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**∞****Guest**

I was just curious, what is the formula for the surface area and volume,

and respectively, for a pyramidal frustum and a conical frustum? I would prefer you to put it in LaTeX so I can easily understand it. Thanks!Note: later I may ask for other formulas, so don't put away your brain when you're done!

**∞****Guest**

Oops, I almost forgot; I would also like a picture showing where the demensions are. Thanks...again!

**bobbym****Administrator**- From: Bumpkinland
- Registered: 2009-04-12
- Posts: 105,269

Hi;

For a right pyramidal frustum:

Look here for more:

http://mathworld.wolfram.com/PyramidalFrustum.html

*Last edited by bobbym (2013-03-06 21:11:26)*

**In mathematics, you don't understand things. You just get used to them.****If it ain't broke, fix it until it is.****No great discovery was ever made without a bold guess. **

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**∞****Guest**

Thanks!

I do want to ask though, is a right frustum just a straight, generic one? Or is it one that is tilted?

Also, I checked out the link, and it seems that the full surface area (as in, the whole surface of it including bases) is:

Am I right? I am kind of confused. The volume formula though, is easy for me to understand.

**bobbym****Administrator**- From: Bumpkinland
- Registered: 2009-04-12
- Posts: 105,269

Hi;

It is much better to write it like this:

check out this url:

**In mathematics, you don't understand things. You just get used to them.****If it ain't broke, fix it until it is.****No great discovery was ever made without a bold guess. **

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**∞****Guest**

Sorry I wrote that wrong.

Thanks, again; I think I now understand it. (:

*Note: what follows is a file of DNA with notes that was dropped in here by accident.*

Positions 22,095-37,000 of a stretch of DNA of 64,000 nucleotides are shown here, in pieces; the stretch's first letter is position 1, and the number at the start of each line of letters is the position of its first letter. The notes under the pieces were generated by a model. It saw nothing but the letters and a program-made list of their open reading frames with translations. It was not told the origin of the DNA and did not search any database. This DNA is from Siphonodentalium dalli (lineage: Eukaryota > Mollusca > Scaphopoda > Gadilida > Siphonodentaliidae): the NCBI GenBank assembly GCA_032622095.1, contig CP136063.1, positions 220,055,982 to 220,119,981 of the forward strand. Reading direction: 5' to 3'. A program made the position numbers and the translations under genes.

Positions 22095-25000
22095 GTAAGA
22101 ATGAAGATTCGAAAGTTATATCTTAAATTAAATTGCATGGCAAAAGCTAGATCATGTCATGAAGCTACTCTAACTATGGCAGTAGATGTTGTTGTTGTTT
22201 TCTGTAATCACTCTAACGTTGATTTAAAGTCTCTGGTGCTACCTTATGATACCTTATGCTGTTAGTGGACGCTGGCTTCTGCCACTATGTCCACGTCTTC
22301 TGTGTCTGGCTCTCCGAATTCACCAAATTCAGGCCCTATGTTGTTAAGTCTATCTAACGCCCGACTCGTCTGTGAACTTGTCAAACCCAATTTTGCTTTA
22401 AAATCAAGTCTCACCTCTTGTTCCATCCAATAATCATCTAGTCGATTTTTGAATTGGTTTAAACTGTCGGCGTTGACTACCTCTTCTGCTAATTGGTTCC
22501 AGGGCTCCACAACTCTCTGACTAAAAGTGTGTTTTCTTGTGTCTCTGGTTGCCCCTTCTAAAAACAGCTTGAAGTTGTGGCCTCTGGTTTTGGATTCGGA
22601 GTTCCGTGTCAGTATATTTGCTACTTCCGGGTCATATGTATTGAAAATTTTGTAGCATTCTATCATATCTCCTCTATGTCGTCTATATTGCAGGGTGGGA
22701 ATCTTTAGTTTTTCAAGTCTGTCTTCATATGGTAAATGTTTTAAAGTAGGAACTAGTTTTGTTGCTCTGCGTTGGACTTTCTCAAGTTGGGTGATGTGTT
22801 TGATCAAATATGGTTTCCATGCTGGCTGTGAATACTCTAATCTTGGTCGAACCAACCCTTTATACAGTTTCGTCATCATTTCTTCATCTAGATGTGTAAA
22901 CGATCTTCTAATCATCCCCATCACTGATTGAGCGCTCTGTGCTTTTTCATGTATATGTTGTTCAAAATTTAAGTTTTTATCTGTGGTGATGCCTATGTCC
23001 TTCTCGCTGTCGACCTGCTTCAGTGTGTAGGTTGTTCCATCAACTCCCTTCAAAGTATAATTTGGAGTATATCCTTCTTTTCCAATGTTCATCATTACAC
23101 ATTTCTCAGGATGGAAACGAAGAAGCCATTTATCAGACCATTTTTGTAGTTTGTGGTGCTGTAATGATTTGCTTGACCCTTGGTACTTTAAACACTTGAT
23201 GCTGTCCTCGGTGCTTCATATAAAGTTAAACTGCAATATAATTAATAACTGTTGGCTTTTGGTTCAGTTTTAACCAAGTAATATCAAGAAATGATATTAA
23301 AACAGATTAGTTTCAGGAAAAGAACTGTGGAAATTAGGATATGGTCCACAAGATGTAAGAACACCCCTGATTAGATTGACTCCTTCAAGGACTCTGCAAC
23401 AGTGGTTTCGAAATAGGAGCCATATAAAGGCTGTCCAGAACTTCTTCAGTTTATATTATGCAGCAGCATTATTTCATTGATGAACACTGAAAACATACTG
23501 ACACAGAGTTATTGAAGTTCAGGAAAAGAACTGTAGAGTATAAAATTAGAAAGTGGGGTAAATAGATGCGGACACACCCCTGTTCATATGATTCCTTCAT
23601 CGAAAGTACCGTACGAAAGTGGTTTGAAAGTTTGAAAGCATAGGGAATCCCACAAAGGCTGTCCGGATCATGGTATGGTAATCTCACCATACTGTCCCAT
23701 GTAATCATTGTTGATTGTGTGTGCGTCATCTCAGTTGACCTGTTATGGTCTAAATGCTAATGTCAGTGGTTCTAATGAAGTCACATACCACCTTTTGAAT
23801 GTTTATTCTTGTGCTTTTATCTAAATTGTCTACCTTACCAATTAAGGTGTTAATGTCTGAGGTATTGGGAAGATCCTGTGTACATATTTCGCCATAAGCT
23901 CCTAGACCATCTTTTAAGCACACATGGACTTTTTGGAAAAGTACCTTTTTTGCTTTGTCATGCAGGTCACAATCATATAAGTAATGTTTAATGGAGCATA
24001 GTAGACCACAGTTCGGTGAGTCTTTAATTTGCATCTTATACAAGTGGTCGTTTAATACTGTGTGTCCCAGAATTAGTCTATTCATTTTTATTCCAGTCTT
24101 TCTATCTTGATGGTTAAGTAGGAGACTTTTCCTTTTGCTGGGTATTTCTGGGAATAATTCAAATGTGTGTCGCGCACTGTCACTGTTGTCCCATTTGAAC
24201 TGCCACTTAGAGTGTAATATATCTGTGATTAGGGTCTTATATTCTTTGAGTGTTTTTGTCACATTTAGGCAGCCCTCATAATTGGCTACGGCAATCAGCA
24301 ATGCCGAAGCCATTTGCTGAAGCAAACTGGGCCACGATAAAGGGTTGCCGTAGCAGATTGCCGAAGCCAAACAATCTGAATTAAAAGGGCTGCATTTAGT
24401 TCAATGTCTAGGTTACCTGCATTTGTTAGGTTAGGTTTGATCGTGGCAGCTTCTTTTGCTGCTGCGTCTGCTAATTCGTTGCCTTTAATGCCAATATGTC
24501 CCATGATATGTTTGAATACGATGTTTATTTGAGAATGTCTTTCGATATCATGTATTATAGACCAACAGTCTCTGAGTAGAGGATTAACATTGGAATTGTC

**bobbym****Administrator**- From: Bumpkinland
- Registered: 2009-04-12
- Posts: 105,269

Hi;

Okay, you are welcome.

**In mathematics, you don't understand things. You just get used to them.****If it ain't broke, fix it until it is.****No great discovery was ever made without a bold guess. **

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**∞****Guest**

Next geometry question I've been wondering:

What is the perimeter

I was thinking it was where is the larger radius, but what about the inner part?

Is that included in the formla, or is it just the 'strict' outside?

**bobbym****Administrator**- From: Bumpkinland
- Registered: 2009-04-12
- Posts: 105,269

Hi;

The perimeter of an annulus is the sum of the perimeter of the two circles, interior and exterior.

**In mathematics, you don't understand things. You just get used to them.****If it ain't broke, fix it until it is.****No great discovery was ever made without a bold guess. **

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**∞****Guest**

6 more (these might be tougher than before):

1. A & P of a Lune of Hippocrates.

2. V & S of spherical cap.

3. V & S of a spherical sector.

4. V & S of a spherical segment.

5. V & S of a spherical shell.

6. V & S of a spherical wedge.

Where V = volume, S = surface area, A = area, P = perimeter.

**bobbym****Administrator**- From: Bumpkinland
- Registered: 2009-04-12
- Posts: 105,269

**In mathematics, you don't understand things. You just get used to them.****If it ain't broke, fix it until it is.****No great discovery was ever made without a bold guess. **

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